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A beginner’s checklist for ranking landing pages

A beginner’s checklist for ranking landing pages

Landing pages — generally used for promoting products and services — can be a bit difficult to rank. They are obviously different from SEO-driven, long-form blog posts.

Blog posts are more informative and educational in nature. The focus is more about providing relevant information to readers and educating them about a topic. You have more opportunities to get the right keywords and keyword phrases in there and even use important keywords as subheadings. This is especially true when it comes to long-tail keywords.

Landing pages, on the other hand, are more difficult as they are mainly about the product or service you are promoting. In addition, the focus is more on persuasion, engagement, messaging, and conversion — instead of keywords and search rankings.

That’s what makes optimising and ranking landing pages relatively more difficult. 

To make things easier for you, here is a quick checklist that can help you optimise and rank your landing pages.

 

1. Meta title

 

Start with the meta title and try to get important keywords in there.

It’s important to remember that the meta title is different from the page title, and that’s what you can leverage on landing pages. 

The page title might be more related to your product. However, the meta title can have more keywords as it only  appears in the SERPs.

 

2. Meta description

 

Although the meta description may not be as important anymore in terms of keywords and rankings, you still get up to 155 characters that you can use to include your primary, secondary, and other semantically related keywords.

 

3. Heading tags

 

Make sure you are strategically using the different heading tags to your advantage. 

Divide the different content sections of your page by subheadings and use the appropriate heading tag (H2, H3, etc.).  Strategically using subheadings and heading tags can make it easier for Google to find relevant content.

According to Google’s  John Mueller:

“Headings on a page help us to better understand the content on the page. Headings on the page are not the only ranking factor that we have. We look at the content on its own as well.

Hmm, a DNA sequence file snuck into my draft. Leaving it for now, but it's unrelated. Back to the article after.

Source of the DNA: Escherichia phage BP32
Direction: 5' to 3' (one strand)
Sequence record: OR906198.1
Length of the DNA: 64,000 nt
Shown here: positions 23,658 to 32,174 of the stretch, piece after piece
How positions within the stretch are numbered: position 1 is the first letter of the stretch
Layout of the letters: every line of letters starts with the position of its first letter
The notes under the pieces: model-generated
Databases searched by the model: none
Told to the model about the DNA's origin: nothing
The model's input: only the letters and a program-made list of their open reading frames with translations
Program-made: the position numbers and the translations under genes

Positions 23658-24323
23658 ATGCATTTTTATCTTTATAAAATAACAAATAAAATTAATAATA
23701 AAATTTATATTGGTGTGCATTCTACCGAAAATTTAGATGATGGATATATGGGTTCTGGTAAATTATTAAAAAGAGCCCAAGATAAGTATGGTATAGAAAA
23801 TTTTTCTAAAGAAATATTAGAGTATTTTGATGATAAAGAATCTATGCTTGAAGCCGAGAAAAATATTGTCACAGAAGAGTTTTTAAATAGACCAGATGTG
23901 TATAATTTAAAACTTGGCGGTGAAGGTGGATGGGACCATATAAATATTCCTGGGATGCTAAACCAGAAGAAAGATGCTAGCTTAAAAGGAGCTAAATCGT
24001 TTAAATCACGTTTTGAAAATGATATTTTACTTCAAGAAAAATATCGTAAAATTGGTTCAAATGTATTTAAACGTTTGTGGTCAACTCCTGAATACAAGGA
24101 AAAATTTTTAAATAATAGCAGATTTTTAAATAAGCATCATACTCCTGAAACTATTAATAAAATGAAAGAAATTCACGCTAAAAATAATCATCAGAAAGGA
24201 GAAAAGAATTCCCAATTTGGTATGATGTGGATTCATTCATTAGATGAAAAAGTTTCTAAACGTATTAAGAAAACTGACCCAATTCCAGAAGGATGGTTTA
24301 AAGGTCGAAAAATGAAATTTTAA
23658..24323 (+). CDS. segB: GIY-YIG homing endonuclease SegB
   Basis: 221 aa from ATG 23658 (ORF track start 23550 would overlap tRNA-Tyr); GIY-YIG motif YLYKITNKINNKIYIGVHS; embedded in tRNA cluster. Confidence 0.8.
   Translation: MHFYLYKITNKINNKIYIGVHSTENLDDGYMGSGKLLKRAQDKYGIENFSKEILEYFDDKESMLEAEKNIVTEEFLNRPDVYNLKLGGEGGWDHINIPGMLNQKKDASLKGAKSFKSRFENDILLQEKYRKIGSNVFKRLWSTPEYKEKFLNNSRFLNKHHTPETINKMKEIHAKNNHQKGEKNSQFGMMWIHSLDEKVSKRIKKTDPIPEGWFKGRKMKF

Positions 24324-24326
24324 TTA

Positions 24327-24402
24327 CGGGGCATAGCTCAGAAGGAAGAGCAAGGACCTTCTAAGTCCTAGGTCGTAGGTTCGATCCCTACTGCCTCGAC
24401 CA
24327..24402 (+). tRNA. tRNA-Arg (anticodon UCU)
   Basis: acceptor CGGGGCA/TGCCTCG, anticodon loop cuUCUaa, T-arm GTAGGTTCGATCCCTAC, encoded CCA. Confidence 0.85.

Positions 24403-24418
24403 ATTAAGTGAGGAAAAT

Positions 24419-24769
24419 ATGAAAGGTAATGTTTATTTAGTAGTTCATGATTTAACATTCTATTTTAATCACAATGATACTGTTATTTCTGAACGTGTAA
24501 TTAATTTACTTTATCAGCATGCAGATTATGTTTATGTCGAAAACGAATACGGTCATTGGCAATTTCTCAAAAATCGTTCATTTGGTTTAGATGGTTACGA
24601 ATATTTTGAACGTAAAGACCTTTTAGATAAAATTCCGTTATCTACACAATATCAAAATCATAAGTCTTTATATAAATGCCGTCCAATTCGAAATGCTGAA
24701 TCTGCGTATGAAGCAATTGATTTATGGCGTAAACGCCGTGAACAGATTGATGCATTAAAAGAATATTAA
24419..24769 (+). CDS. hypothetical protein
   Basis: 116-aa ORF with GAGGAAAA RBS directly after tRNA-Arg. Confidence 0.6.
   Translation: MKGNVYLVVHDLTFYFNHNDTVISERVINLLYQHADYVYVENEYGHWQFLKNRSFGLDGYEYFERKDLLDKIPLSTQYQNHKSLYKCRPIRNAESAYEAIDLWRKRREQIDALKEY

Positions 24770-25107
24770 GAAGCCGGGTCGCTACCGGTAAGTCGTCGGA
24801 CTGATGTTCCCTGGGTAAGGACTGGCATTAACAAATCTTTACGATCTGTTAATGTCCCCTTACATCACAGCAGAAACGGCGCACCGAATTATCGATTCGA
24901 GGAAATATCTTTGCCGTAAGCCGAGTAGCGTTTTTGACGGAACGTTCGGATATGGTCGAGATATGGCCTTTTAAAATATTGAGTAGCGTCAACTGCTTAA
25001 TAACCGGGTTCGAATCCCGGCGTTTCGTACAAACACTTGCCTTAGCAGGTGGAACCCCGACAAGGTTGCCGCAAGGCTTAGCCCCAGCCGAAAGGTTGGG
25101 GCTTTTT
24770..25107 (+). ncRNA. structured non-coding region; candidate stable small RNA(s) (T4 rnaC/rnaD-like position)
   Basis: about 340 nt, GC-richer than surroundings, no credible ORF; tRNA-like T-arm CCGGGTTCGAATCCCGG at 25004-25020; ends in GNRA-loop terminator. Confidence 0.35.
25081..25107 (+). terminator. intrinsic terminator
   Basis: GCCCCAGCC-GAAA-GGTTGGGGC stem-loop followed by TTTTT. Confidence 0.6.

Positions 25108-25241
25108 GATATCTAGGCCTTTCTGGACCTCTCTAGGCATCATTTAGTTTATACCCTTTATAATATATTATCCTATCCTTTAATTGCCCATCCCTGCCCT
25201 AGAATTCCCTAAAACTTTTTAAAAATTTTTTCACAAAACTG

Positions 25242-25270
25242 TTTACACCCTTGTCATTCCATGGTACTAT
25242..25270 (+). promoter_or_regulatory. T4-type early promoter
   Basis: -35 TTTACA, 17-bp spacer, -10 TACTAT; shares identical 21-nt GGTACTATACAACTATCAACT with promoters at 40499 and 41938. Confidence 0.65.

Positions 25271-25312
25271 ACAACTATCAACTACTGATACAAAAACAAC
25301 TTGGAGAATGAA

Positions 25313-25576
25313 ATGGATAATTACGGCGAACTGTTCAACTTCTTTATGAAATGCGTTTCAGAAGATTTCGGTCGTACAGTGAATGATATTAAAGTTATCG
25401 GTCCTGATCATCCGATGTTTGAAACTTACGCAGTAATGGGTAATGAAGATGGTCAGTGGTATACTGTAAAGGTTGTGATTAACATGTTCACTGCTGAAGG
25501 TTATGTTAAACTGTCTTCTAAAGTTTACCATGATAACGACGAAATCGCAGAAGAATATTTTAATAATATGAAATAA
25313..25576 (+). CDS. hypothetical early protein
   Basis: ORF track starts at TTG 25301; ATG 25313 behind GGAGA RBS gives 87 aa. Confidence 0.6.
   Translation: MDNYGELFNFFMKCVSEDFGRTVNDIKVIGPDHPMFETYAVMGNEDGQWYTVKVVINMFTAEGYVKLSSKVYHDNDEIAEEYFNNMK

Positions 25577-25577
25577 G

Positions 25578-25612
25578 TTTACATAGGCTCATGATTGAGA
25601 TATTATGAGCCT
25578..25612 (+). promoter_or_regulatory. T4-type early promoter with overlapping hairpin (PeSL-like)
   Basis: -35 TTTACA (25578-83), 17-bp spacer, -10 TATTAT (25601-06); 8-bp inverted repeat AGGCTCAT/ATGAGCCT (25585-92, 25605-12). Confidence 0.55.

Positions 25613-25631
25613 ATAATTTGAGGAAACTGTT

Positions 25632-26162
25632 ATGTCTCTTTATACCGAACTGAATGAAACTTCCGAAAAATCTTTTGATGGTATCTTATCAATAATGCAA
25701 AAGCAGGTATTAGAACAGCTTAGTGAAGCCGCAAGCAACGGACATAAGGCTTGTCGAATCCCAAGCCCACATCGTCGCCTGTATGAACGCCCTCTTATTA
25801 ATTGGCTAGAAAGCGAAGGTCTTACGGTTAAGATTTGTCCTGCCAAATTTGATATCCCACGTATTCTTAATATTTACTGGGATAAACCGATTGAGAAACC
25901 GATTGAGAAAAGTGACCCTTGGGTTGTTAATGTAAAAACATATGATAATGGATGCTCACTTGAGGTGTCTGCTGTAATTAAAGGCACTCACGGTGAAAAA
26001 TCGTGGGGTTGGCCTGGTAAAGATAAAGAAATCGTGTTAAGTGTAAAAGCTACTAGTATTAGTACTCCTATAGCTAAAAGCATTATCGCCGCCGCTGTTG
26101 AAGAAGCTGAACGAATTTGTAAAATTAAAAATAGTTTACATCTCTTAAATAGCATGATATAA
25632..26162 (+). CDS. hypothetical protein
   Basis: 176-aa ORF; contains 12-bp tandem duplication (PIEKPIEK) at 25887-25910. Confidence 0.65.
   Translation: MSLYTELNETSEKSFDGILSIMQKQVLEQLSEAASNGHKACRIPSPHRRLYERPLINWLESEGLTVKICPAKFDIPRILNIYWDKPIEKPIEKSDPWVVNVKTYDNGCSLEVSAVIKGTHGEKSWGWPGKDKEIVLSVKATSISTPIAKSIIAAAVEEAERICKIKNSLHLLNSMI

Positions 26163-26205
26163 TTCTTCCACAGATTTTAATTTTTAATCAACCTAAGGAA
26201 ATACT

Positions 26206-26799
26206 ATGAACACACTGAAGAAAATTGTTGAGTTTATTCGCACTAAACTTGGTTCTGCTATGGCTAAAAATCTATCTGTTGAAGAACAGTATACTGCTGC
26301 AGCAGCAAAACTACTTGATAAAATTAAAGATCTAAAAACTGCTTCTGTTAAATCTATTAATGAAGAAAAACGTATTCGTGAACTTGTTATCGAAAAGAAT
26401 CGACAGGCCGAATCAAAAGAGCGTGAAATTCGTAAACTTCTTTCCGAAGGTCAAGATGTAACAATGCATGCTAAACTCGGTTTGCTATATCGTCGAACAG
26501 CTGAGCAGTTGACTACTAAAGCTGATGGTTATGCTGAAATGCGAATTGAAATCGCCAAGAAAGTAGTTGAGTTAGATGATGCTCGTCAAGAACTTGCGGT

But sometimes having a clear heading on a page gives us a little bit more information on what that section is about.”

 

4. Keywords in content

 

As John Mueller said in the previous quote, “We look at the content on its own as well.”

Therefore, it is imperative that you use the relevant primary and secondary keywords in the main content. 

As we mentioned earlier, it might be more difficult to naturally include keywords in a landing page than it is to include them in informative blog posts. But try your best.

 

5. Backlinks

 

But content is only one part of the puzzle. Building high-quality, relevant backlinks is another.

Try to get as many relevant backlinks as you can from established websites in your niche. That will help you rank your landing page on the search results. However, getting links to landing pages can be very difficult.

In that case, try guest posting to drive links to your landing page. Second, see if you can include links to your product pages in outgoing press releases.

 

6. Internal links

 

Backlinks can be difficult to get. That means you need to rely on internal links to pass link juice to your landing pages.

Shortlist web pages with a strong link profile. Then create contextual internal links from those pages to your landing page to pass the link juice.

 

7. Outbound links

 

In addition to receiving links, you should also consider creating contextual outbound links to other websites from your landing page. This makes your page more credible and might make it easier for Google to rank it.

However, creating outbound links on landing pages can be a double-edged sword as it can send potential customers away from your page.

 

8. Above-the-fold content

 

Make sure to utilize above-the-fold content as much as possible. Do not put ads or large images that consume the entire above-the-fold area.

Instead, use it for engaging content that pulls readers in.

 

9. Mobile friendliness

 

A landing page that doesn’t work well on mobile devices won’t rank — especially now that Google uses a mobile-first search index.

Make sure your landing page is mobile-friendly and offers a great user experience on smaller screens.

 

10. Website loading speed

 

Lastly, make sure your landing page loads quickly.

A slow-loading page negatively affects conversion rate as well as search rankings.

To learn more about improving web page speed, read our free guide on page speed optimisation.

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